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February 18, 2010
U.S-China relations chill further over Tibetan question

As the Obama administration carefully determines how to accommodate the Tibetan spiritual leader, U.S.-China relations continue to strike a harsh tone.

Disputes surrounding U.S. military support for Taiwan, internet freedoms and currency appreciation have created tension between the two countries in recent months.

Washington’s Tibetan community is reportedly proud that their spiritual leader was invited to the White House, but many have played down the visit.

Here’s more from our German partner Deutsche Welle.

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17 comments

#17

Kerry
I did not see your apology till now.
When I poked fun at your “racial profiling” among the other laments and mourning of WF, I did not know you changed your mind. Otherwise, I would not have worded it that way. Hope you understand.

Peace & Best Regards.

#16

Laughable. China’s environment will collapse maybe 20 years after America’s economy implodes.

Uigars? Did you add that word to your vocabulary yesterday? The accepted spelling is Uighur or Uyghur, but don’t let that get in the way of your bandwagon. Ethnic group du jour that you didn’t know existed until last year, thanks to CIA/American agitprop.

#15

Tibet is to Communist China what Czechoslovakia was to Nazi Germany in 1939. Someday history will look back at Tricky Dick and Doctor Strangelove not for Watergate or ending Vietnam, but for opening the Pandora’s box we have today. We had an excellent opportunity to mirror chicom diplomacy in Hait. When their ONE relief plane landed and tied up hte airstrip for 10 hours while they did a photo op, We should have rendered it unflyable and told them to dismantle the POS and ship it home.But this is all academics. In thier hubris to suppress the islamic Uigars, Tibetans, Mongolians and even chinese minorities while building a consumer economy equal to the wests: the chicoms have initiated an unstustainable system which will collapse in it’s own environmental disaster that makes tainted pet food and children’s toys pale in comaparison.
May the chicoms live in interesting tmes.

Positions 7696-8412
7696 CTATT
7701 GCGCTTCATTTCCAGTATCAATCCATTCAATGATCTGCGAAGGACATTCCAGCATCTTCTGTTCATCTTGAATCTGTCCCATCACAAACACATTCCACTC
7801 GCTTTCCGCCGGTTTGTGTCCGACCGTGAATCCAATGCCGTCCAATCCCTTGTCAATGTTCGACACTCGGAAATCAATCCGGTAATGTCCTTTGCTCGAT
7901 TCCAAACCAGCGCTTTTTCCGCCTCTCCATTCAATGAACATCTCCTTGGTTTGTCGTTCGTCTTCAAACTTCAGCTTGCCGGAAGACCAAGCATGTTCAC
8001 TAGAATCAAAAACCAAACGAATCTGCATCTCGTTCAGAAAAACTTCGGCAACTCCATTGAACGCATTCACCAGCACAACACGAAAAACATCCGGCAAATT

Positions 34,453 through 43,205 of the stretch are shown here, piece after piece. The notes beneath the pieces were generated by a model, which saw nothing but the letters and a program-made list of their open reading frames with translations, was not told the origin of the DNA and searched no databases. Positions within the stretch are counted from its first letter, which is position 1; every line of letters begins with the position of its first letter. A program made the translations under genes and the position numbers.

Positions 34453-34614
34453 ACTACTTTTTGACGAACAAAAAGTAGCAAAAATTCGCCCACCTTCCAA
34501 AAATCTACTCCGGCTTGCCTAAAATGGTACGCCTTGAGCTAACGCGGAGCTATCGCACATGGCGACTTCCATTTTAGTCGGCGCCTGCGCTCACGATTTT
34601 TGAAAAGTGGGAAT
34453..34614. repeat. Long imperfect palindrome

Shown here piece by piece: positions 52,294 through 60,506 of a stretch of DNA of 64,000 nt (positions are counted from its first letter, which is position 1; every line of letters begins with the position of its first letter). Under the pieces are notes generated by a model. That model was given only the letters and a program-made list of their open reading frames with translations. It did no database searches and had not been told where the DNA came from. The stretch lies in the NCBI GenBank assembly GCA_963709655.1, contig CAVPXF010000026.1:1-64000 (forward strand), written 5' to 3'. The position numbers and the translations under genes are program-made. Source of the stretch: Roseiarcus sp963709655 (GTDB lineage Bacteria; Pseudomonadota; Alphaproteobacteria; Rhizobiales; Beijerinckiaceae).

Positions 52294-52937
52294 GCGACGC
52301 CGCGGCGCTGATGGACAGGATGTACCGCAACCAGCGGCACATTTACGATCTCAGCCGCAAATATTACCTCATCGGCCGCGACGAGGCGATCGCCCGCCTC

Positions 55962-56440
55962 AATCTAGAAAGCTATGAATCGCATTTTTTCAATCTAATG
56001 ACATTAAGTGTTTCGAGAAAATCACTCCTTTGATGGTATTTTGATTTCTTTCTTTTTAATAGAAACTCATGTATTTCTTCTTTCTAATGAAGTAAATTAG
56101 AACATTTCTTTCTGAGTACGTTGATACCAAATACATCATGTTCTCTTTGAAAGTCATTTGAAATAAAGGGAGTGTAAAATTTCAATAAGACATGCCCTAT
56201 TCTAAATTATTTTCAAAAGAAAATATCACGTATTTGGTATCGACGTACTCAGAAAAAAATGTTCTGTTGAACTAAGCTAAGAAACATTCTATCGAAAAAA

#14

JoAllen, I was mistaken and I am sorry.

#13

Kerry Masterson:
You are full of imagination and out of your mind!
Who has time to type out complete sentences?

#12

Often when I read section on world focus I see postings by person who seem to be employed by the Chinese Communists to spread Chinese propaganda. They appear to be fluent in english and use words such as folks’ to try to get you to think that they are not Chinese. If you read their diction closely you will see that miss certain words that most english speakers include in their phrases. It is possible that the posts by JoAllen
are actually posts by a Chinese propaganda agent.

“Since 1959, Tibetans have maintained a nonviolent struggle against the Chinese government’s brutal attacks. They have lobbied, demonstrated, petitioned, and starved themselves to further the cause of freedom. Throughout all of Tibet’s sufferings, the Dalai Lama still preaches and emphasizes love and compassion. The Dalai Lama states, “For a person who cherishes compassion and love, the practice of tolerance is essential; and for that, and enemy is indispensable,” ” Tibetans do not wish harm upon anyone, even their enemies. One might ask why they do not fight back. ” Perhaps it is time for the practice of tolerance to end.

#11

[…] Tibet anniversaryChina cancels EU summit meeting over Tibet Tibetan youth call for shift in strategyU.S-China relations chill further over Tibetan questionThrongs of Chinese go home on motorbikes for New Year Week in Review: China and the United […]

#10

#8 Rebe: